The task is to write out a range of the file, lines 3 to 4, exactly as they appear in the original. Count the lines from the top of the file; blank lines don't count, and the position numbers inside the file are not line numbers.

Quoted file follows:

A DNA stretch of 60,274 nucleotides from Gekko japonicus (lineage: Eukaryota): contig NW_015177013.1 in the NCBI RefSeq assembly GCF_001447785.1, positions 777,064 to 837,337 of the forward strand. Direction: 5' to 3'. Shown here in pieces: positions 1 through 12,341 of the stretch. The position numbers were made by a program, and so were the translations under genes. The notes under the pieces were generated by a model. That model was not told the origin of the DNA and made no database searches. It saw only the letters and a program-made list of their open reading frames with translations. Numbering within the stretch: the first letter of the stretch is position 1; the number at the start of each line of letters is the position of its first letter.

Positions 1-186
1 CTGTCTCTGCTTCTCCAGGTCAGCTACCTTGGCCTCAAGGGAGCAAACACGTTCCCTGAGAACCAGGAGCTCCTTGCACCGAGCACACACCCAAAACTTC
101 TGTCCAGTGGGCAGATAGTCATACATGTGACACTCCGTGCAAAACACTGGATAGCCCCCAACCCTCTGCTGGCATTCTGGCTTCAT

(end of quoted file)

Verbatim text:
1 CTGTCTCTGCTTCTCCAGGTCAGCTACCTTGGCCTCAAGGGAGCAAACACGTTCCCTGAGAACCAGGAGCTCCTTGCACCGAGCACACACCCAAAACTTC
101 TGTCCAGTGGGCAGATAGTCATACATGTGACACTCCGTGCAAAACACTGGATAGCCCCCAACCCTCTGCTGGCATTCTGGCTTCAT